Our October bookclub book up for discussion was the book, Gecko Boy: The Battle of Fracking. Written by 12 year old, Pavan Raj Gowda, the book is a short fictional story about a boy that is given the magical powers of a snail and a gecko to save his town from environmental degradation resulting from fracking. It is written at an upper elementary level, with engaging comic illustrations, but because of supplementary reference material in the back, could be used in a middle school classroom as well. It is a great example of a project middle and high school students could do themselves. A secondary topic in the book is biomicry, as the hero gains powers based on actual traits of the gecko and snail.
We generally liked the book because of the great example set by such a young author, but also because of the good job he does at going through the proper steps for environmental problem solving including; talking to scientists, pleading his case to the owner of the company doing the fracking and appealing to the government for help. The need to have super powers to solve the problem in the end is a great illustration of how students can often feel stuck and unaware of what they can do next. It offers the opportunity for a great discussion on civic engagement and how far someone might be willing to go to bring about change.
Here is a video of Pavan talking to a school about his organization, Green Kids Now.
For the last few months I have had the pleasure of participating in a small informal book club of individuals interested in climate change education. Teachers that join the discussion bring valuable insights on how a particular text might fit into the classroom setting and for what ages. Those of us that focus on supporting educators have been able to develop and think about ways to build climate literacy through literature. All of us are united in a love for reading, and have been happy to justify taking some of our work time to dedicate to reading anything from young adult dystopian novels to non-fiction stories of innovation and solutions to the climate crisis.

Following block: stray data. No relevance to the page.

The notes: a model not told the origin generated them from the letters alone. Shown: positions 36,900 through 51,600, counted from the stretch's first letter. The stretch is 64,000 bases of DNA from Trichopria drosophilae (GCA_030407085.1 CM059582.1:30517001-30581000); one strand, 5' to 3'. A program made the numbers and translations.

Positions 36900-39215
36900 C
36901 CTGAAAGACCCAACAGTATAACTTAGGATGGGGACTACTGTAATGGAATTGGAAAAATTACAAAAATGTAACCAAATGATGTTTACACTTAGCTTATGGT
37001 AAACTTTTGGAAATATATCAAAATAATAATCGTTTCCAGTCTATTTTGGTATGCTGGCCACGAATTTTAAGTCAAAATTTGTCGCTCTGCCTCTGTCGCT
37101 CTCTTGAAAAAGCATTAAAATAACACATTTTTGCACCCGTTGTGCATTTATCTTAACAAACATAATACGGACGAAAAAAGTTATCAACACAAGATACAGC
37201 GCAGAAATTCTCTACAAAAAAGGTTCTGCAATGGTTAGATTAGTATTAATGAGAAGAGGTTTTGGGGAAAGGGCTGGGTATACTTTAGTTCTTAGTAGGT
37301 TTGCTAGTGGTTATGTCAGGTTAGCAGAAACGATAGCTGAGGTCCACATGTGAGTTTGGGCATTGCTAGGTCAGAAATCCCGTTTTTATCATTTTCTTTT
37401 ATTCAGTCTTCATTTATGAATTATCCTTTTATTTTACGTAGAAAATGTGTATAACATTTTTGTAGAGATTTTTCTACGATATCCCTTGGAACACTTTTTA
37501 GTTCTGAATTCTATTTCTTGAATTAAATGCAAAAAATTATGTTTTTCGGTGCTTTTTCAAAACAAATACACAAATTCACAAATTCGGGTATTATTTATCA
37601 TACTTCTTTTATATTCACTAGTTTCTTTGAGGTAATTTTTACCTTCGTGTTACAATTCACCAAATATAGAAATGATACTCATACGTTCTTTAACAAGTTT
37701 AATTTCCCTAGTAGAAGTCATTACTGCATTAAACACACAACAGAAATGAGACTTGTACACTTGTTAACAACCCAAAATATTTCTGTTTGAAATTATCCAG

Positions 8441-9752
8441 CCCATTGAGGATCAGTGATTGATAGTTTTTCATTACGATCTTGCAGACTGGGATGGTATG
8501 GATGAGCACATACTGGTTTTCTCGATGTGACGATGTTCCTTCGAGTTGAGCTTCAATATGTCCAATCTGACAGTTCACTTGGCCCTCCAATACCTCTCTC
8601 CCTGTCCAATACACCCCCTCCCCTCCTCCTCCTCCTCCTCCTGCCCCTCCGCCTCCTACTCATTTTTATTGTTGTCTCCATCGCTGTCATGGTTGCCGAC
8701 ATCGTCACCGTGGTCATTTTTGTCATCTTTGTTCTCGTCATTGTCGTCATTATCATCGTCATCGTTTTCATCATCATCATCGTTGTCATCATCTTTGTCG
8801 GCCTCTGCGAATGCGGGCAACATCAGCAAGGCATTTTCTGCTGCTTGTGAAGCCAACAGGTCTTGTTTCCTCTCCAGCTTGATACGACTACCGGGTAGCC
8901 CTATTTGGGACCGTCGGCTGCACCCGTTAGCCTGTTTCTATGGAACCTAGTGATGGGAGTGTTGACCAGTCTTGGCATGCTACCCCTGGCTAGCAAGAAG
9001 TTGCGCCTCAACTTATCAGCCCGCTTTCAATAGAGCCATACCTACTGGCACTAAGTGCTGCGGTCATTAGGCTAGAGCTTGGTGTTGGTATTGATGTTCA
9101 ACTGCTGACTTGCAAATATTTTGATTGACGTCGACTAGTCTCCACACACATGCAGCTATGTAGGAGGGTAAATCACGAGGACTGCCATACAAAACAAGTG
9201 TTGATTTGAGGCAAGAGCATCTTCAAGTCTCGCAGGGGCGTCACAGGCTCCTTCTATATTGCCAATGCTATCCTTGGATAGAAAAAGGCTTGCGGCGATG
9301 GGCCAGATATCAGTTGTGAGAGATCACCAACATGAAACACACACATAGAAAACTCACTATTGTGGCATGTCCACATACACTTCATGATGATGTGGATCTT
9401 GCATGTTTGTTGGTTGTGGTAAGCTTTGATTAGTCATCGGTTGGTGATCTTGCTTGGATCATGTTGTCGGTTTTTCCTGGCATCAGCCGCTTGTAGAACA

One topic that we often circle back to is the difficulty of finding young adult works of fiction that feel hopeful when it comes to climate change. Most of them portray a fairly dire future full of struggle and intense hardship (see bookclub blogs) As someone who focuses on climate change education as a profession, I know that without incorporating solutions to the discussion, students/teachers/the public can be left feeling overwhelmed, disengaged and hopeless.
David Sobel is well known in the field of environmental education for his work in place-based education and his contribution to the discussion about how and when to introduce climate change to students. A few years ago in his article, Climate Change Meets Ecophobia, Sobel argued heavily against using environmental tragedy as motivation and that introducing climate change too early in elementary school was not only a bad idea, but could be detrimental.